'Now is not the time to be politically correct': Hampstead Mayor Jeremy Levi on rising antisemitism

Hampstead Mayor Jeremy Levi, who represents a large Jewish community in Montreal, is denouncing the state of fear Jewish people have endured since the Oct. 7, 2023, Hamas-led terror attack against Israel, which has seen radicals take to the streets in Canada to foment hate against Jews.

Remove Ads

In this exclusive interview with Jeremy Levi, mayor of Hampstead, a suburb of Montreal, Levi explains the situation his community has faced since the October 7, 2023, Hamas-led terror attack against Israel. In Canada, but especially in Montreal, antisemitism sentiment and hate crimes are on the rise.

Mayor Levi explained that on October 8, even before Israel had finished counting its dead or knew the number of hostages taken, pro-Hamas supporters were seen celebrating in front of the Israeli Consulate General's office in Montreal's Westmount area. They weren't just protesting; they were celebrating the massacre.

"That's the beginning of hate that we have seen," the Hampstead mayor said.

Levi recounted how, weeks later, people were tearing down posters of Israeli hostages.

"This was not something to say they oppose what's going on; these people were captured by sadistic terrorists," he emphasized. The mayor highlighted the ignorance of many individuals about the historical context of the Israeli conflict, stating that young people were tearing down these posters due to an ideology planted in their heads, displaying blatant antisemitism.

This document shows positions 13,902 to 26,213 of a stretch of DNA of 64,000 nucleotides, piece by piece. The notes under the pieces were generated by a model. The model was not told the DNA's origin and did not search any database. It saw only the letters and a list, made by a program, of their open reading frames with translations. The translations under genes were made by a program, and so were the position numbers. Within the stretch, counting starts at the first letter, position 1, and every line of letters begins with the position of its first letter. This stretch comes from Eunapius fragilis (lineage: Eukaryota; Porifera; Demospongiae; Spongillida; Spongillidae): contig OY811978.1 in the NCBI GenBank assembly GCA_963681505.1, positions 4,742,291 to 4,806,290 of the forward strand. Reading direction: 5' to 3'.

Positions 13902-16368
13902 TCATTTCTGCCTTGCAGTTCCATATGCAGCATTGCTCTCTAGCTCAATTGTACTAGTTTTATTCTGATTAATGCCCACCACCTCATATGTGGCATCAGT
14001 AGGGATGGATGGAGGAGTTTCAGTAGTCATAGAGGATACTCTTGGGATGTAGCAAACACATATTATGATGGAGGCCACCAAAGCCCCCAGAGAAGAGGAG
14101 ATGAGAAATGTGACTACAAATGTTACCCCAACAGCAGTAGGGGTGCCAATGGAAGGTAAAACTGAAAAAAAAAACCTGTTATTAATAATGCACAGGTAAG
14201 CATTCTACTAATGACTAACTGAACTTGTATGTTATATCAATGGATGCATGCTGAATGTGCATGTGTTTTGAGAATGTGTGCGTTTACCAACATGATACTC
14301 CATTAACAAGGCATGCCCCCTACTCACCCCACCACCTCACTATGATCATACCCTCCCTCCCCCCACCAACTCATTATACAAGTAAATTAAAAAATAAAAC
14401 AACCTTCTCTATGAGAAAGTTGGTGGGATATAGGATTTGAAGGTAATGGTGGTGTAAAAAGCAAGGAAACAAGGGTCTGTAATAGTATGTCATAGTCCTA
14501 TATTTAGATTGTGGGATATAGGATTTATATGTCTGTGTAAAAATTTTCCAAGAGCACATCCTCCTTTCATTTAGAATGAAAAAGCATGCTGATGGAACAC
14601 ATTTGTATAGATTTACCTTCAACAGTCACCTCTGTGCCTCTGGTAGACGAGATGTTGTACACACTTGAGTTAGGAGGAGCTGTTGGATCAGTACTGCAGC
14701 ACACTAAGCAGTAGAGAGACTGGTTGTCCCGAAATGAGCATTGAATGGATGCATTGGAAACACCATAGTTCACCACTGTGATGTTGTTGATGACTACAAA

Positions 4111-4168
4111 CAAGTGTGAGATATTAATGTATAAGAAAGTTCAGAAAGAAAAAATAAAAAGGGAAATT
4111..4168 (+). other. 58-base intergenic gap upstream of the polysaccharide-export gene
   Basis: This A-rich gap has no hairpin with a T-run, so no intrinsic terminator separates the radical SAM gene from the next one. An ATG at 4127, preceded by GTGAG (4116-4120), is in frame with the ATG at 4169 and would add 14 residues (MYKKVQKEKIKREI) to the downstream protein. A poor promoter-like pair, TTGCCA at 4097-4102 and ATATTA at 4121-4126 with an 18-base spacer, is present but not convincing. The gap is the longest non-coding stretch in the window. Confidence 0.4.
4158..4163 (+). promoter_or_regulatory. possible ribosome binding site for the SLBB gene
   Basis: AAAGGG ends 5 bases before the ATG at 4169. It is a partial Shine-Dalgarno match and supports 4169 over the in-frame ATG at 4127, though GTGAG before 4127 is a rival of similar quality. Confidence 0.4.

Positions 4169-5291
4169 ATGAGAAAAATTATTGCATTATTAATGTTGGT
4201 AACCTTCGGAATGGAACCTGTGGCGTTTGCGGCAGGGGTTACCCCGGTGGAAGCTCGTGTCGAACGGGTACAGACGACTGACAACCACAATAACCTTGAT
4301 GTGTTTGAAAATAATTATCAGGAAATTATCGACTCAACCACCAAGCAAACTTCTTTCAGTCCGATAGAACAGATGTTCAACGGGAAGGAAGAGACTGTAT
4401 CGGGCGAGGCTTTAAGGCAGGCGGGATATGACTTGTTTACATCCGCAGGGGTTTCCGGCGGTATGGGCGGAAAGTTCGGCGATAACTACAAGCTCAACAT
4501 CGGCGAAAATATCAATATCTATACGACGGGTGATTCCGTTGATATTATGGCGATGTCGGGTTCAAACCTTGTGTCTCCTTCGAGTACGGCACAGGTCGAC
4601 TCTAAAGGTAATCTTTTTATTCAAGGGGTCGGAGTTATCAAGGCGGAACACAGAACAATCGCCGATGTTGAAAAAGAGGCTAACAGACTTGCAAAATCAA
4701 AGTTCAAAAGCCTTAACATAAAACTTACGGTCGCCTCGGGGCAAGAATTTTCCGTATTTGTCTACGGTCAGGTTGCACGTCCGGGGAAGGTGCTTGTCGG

To combat this, Hampstead passed a bylaw imposing a $1,000 fine on anyone who tears down these posters. "Furthermore, we committed to donating the proceeds to Israel, supporting organizations like Magen David Adom or United Hatzalah," Levi added. This move aimed to deter such acts, though Levi acknowledged that while eradicating hate is impossible, controlling antisemitism is crucial.

Levi criticized the broader inaction from authorities in Canada, noting the lack of interest from other leaders in tackling antisemitism.

"I was invited to the North American Mayors Summit Against AntiSemitism in Florida. Out of all Canadian mayors, only the Consul General and I attended," he lamented, underscoring the federal government's inadequate response.

He also condemned elected officials for wearing symbols associated with Hamas, such as the keffiyeh, which he argued has been twisted into a symbol of radicalism. "It's inappropriate because of the fear and intimidation it now represents," Levi stated.

Regarding the recent shooting of a Jewish school, Levi placed significant blame on Montreal Mayor Valerie Plante for her weak leadership and failure to respond to the Association of Suburban Municipalities' call for additional police assistance.

"We still haven't received a response to our letter from November," Levi noted, highlighting the neglect in addressing the threats faced by the Jewish community.

Levi's message is clear: decisive and strong action is needed to combat antisemitism and protect communities. "Now is not the time to be politically correct. Now is the time to be strong in your opinions and positions," he asserted.

Remove Ads
Remove Ads

Don't Get Censored

Big Tech is censoring us. Sign up so we can always stay in touch.

Remove Ads